I felt less ambivalent about my decision not to move the Flames board into the archive. This actually felt good to me. During the 42 months of the LitKicks Boards Experience, I often had to remind writers that the point of LitKicks wasn't to help strangers dislike each other, but to help them like each other. Flames was a fun place (some of my own best posts showed up there, I think) ... but I am not going to pay disk charges to store hatred and misunderstanding. Both these commodities are cheap, and readily available elsewhere.
Anyway, I do have text-file backups of these boards, along with the others, so nothing is lost to posterity. I hope you'll go visit the LitKicks Board Archive in its new home, and I think you'll agree with me that there's a hell of a lot of interesting stuff there. Thanks for being part of it, if you were. And whether you were or not ... hang around, and help us figure out what the current version of LitKicks is supposed to evolve into.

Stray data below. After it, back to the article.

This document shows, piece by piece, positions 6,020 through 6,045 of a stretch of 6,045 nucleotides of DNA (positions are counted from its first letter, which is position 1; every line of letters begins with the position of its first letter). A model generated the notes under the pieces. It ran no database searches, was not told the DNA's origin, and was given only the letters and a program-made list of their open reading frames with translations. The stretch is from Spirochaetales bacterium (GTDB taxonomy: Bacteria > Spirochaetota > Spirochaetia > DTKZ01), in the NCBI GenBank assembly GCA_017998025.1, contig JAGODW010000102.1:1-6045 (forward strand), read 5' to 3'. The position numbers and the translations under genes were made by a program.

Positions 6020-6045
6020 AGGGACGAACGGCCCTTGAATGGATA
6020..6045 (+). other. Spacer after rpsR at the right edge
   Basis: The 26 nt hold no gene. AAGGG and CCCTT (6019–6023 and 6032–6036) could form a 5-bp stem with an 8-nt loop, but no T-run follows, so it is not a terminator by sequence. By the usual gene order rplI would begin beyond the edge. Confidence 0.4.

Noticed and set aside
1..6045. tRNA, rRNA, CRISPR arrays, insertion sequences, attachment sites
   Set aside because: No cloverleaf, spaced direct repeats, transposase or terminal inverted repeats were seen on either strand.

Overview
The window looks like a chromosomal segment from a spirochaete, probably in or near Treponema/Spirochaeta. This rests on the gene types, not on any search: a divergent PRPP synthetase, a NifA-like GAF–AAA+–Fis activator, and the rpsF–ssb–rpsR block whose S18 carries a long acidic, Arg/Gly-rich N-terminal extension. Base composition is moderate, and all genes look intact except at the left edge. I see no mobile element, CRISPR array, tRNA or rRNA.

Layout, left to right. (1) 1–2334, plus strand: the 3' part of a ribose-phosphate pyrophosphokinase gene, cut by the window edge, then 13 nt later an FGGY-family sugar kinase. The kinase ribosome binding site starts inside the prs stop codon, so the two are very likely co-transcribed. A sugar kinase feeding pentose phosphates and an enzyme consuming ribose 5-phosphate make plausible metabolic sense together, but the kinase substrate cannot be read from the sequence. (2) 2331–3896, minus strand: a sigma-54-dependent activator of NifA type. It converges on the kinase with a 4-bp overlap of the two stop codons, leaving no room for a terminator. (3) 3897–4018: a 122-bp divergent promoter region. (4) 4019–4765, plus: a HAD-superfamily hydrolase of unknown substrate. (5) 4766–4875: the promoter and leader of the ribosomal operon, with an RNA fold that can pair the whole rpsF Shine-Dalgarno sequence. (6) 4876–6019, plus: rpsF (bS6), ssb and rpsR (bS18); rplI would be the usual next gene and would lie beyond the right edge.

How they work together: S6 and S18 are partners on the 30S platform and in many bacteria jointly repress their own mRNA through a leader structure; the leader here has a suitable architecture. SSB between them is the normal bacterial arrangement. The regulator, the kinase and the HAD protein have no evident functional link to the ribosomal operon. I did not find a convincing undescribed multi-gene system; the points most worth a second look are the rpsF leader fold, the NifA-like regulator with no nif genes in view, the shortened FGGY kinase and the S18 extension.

"Do you think LitKicks has a flavor? Is post-beat a word? Post-Modern? Transgressive? Modern? Retro daydreamers? Can you label us as a whole and more importantly, do you think that label would stick?"
What do you think? Is there a label or name that fits in this case? If so, what would it be?
As many long-time LitKickers know, earlier this year we invited all site members to nominate a few poems or stories they'd read here for inclusion in the first LitKicks book. We got over a hundred suggestions, which Jamelah and Caryn and I trimmed down to about 25. We also added some selections of our own, and this final mix became one of the three sections of the book.